What do we mean by Online Hate Crime?
UK law protects people from being targeted because of an aspect of their identity. If a post is hostile towards a person’s race, religion, disability, sexual orientation or gender identity it could be viewed as Hate Speech, and, if serious enough, may break the law, whether it is on- or offline. These are called the ‘protected strands’ of identity.
Hate Crimes and Incidents – what’s the difference?
A single ‘Hate Incident’ may not immediately break the law, but a series of Hate Incidents may add up to a criminal act. Online Hate Speech is serious and is a crime if it targets one of the aspects of identity listed above.
What does the law say about Online Hate Crime?
Because of the nature of social media, online Hate Speech can reach a very large number of people, and is viewed as seriously as any other Hate Crime. Arrests can be made and the person posting it could end up with a criminal record or even imprisonment.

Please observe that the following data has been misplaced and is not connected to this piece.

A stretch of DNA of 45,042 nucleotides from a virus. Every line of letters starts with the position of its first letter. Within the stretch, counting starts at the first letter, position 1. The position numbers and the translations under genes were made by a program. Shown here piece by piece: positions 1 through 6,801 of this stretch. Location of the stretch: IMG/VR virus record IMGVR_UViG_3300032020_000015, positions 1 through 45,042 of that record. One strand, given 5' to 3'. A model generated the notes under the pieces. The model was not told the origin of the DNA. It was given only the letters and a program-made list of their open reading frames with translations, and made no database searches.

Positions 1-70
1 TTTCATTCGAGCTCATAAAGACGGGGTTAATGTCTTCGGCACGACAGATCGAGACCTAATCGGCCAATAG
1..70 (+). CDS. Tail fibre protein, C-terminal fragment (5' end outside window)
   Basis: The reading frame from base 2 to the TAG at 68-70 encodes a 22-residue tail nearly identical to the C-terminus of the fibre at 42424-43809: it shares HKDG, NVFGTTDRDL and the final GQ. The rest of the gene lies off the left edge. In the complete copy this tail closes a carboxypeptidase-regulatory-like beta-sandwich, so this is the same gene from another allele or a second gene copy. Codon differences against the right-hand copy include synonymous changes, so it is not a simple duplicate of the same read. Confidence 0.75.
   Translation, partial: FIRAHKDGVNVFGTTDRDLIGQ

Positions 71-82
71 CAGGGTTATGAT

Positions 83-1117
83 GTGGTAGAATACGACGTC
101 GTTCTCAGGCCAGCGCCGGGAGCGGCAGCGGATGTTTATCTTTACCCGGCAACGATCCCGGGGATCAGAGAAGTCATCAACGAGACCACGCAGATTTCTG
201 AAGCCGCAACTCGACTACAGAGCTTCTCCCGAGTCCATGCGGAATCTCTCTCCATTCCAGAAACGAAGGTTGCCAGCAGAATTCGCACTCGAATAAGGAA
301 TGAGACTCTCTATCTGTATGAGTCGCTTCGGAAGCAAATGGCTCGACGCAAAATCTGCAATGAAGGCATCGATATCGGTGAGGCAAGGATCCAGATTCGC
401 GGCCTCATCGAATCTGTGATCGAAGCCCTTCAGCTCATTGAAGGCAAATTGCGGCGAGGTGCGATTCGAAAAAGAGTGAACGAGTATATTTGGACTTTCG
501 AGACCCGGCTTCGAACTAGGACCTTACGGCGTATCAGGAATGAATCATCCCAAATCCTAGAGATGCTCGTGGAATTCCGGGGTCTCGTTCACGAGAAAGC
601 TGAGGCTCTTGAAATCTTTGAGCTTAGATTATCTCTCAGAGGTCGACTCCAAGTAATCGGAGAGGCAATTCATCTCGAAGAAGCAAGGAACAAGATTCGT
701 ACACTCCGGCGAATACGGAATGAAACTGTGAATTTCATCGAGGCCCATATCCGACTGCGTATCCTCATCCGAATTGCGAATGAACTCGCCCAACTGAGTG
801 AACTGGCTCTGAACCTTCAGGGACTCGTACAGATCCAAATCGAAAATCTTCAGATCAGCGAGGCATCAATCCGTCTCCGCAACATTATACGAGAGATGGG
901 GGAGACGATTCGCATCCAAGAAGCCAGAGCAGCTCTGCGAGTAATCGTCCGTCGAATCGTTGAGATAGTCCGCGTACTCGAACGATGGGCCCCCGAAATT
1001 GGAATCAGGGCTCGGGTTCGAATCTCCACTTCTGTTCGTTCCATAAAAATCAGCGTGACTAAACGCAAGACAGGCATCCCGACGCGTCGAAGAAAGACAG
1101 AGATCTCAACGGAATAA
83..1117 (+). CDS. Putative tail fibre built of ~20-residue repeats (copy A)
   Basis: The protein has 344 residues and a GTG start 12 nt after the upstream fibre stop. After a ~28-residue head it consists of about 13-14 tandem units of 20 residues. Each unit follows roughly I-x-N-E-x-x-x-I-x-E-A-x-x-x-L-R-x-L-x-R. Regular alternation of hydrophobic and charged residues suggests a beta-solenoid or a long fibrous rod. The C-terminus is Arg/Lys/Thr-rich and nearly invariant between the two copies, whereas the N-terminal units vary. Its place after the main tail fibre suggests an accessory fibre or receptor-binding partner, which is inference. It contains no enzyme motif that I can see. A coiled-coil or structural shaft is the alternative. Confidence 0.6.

Below are some examples of the things that someone posting Hate Speech could be charged with:
If a post or electronic communication can be proved to be targeting someone based on their identity (race, religion, disability, sexual orientation or gender) the offender may receive a ‘sentence uplift’. This means their punishment is increased because it was a Hate Crime. Some examples of online Hate Crime are here:
The Crown Prosecution Service has published a leaflet explaining what Hate Crime is. You can access it by clicking on the image below.
Remember, online Hate speech can have all kinds of negative impacts on a poster’s life – see below for kinds of things the can happen to perpetrators: